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Years into the economic recovery, hiring remains slow. Many businesses learned to do more with less during the recession, so they don't need to bring on as many people now.
These new efficiencies have led to what economists call "labor displacement," which is taking place around the country. One business in Rockville, Md., is doing the same amount of work with half its original staff.
Two things are noticeably absent from the offices of Mid-Atlantic Builders: people and paper.
John Lavery, vice president of sales for the residential builder, keeps a relic in his office of the company's recent past: a binder heftier than a phone book that's filled with sketches and floor plan options of all the homes the company builds.
"Each home had sometimes up to 25 different versions of the fronts that they could choose from. And then literally hundreds of layouts," Lavery says.
There are millions of permutations and combinations possible for the company's customizable homes. The paper-based systems had been confusing and fraught with potential for error, miscommunication and logistical snags.
But a few years ago, the company automated everything. Now, customers click and drag to design their floor plans. Those changes update in a single digital file, which in turn syncs up with the design, procurement and billing systems. Lavery says workers no longer wrestle with muddy blueprints or misplace orders for windows. And automation has made it possible for each worker to do more.
"I would say it doubles their efficiency," Lavery says.
Before the recession, Mid-Atlantic Builders employed 75 people. That fell to a low of 22 because of the housing market collapse. The company resumed hiring again with the recent uptick in business and by next year plans to build almost as many homes as it did at its peak — but with half the staff it once employed.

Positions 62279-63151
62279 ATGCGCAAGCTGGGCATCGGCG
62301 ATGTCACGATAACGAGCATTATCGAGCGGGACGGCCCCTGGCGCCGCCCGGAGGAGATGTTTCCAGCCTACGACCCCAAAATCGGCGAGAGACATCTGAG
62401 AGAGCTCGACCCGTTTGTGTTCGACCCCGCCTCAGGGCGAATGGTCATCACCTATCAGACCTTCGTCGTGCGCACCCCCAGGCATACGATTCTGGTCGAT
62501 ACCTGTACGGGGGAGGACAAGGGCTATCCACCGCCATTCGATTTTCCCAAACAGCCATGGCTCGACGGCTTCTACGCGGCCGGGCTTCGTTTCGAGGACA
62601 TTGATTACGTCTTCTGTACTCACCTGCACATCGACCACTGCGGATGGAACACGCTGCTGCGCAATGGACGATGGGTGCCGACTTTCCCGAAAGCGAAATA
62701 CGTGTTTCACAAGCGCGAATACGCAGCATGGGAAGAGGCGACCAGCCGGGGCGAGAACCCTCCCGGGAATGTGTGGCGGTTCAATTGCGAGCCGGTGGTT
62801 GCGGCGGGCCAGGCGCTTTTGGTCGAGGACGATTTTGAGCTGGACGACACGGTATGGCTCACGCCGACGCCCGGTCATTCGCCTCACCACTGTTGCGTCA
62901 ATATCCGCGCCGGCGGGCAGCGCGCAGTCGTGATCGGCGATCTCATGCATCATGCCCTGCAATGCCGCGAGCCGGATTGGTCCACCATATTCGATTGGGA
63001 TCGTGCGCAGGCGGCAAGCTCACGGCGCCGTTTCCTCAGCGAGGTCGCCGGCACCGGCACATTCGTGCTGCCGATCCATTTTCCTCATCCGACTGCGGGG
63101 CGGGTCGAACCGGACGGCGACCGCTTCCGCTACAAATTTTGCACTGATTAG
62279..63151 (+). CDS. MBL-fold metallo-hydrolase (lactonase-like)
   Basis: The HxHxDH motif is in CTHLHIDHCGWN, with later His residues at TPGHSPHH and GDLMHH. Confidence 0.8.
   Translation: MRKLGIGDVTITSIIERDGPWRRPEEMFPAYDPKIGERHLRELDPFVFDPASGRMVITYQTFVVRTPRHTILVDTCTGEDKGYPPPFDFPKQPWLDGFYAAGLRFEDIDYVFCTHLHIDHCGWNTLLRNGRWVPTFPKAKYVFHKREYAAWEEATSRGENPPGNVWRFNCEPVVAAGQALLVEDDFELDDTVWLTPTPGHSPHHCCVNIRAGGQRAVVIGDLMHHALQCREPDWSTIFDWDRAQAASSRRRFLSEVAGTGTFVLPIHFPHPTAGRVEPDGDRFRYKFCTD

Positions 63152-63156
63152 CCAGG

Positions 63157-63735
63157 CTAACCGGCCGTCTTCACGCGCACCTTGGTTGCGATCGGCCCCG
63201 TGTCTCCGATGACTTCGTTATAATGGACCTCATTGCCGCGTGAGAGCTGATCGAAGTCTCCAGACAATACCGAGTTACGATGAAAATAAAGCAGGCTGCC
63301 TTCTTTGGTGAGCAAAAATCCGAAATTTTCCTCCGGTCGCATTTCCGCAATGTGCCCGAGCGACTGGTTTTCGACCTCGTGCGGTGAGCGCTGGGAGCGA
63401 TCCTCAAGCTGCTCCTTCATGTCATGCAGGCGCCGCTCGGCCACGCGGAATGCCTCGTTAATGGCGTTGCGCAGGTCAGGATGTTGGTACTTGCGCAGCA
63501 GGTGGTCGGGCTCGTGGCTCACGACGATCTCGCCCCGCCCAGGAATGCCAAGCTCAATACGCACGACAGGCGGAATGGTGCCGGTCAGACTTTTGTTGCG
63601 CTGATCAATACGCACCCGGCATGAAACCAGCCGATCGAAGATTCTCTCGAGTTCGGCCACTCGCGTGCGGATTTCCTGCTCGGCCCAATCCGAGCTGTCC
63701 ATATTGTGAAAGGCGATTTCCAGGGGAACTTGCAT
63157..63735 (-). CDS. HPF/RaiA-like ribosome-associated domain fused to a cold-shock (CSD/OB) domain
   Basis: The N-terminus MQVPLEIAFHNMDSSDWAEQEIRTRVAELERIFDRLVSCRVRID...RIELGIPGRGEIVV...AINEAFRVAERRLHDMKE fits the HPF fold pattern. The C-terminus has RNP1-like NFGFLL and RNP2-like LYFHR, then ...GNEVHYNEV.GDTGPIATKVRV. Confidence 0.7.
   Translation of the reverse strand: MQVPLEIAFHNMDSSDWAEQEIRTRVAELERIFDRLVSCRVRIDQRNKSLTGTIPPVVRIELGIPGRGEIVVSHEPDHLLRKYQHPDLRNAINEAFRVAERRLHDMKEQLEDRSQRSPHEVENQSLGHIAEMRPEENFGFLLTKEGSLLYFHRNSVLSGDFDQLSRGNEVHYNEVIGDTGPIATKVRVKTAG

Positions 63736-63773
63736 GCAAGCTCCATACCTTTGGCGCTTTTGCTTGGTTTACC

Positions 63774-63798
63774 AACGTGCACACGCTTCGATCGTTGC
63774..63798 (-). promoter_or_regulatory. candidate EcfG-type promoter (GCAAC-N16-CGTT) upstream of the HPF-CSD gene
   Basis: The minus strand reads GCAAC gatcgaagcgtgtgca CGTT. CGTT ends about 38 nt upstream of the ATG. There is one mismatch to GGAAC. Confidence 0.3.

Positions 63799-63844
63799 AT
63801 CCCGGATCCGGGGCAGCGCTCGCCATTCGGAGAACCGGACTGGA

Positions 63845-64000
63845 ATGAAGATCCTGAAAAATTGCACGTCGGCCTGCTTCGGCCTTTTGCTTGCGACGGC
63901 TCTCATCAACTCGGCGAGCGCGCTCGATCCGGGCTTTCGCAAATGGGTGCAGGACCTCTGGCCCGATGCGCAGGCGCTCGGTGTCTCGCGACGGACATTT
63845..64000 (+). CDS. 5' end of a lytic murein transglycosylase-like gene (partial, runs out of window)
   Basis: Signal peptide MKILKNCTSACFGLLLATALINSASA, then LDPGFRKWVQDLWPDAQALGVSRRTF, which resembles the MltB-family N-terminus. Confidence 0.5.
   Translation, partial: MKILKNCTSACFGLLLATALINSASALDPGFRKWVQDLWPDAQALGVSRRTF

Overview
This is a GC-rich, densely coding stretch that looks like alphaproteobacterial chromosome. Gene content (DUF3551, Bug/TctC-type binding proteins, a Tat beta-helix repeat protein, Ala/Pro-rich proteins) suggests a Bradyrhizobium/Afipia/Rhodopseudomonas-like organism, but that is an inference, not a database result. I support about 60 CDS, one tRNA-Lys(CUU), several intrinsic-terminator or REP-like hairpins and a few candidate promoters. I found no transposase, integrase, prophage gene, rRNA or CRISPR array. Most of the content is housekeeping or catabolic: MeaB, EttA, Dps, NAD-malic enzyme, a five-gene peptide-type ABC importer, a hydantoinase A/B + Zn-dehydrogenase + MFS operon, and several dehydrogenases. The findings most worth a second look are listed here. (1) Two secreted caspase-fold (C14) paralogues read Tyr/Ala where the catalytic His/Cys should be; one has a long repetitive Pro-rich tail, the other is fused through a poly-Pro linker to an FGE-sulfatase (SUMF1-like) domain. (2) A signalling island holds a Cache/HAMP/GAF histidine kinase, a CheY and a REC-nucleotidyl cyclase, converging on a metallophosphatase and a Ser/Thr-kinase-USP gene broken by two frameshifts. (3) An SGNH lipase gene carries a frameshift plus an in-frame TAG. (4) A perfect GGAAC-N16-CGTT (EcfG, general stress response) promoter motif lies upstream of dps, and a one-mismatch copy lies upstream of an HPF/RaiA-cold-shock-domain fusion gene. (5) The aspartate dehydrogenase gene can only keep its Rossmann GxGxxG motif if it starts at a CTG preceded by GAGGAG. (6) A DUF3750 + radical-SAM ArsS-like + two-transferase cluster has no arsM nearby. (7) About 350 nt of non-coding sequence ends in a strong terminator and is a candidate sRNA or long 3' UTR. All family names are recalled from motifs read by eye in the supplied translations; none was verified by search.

Besides the automation, the company's executive vice president, Stephen Paul, says he's found other ways to cut time and waste. In the past, he says, he might have had a team of employees on-site. Now, he needs only one.
"Back in the day, when we'd get more and more houses, we'd just get more and more people, we'd be throwing bodies at the problem," Paul says.
He's testing a new strategy to build a large luxury home: He's contracting out the building of the frame, the walls, and windows to a bigger company that builds the home in pieces, then assembles it on-site.
Jim Barbes, the area manager of that bigger firm, 84 Lumber, says more builders are turning to his company to essentially prefabricate their homes.
"In a sense we kind of become a virtual factory," Barbes says. "We're able to take it from design all the way to a total structure."
Outsourcing shaves weeks off building time and makes the process less dependent on weather. It also reduces headaches. Instead of hiring five or six contractors from roofers to drywall people and window installers, Mid-Atlantic Builders deals with just one.
Paul says the changes have allowed him to go after a different kind of talent. Now he recruits people like Christian Cerria, a recent University of Maryland graduate.
Cerria is not only young; he did a stint with Apple and pushed Mid-Atlantic Builders to use iPads and iPhones to manage a project without shuttling blueprints back and forth. Technical know-how like this makes it easier to coordinate the complex dance between the arrival of supplies and workmen, which cuts down on both mistakes and cost.
Timing is everything, Cerria says.
When everything arrives at just the right moment you don't have workers standing around waiting for something to do. And you also don't have a house full of appliances inviting theft. Paul says there's little he misses about the old way of doing business.
"It's a lot of work to retool a company," he says. "To see the computer system you saw, that took thousands of hours to do that, but once you get past the pain, it's a powerful tool. Very powerful."
And now, he says, it's paying off.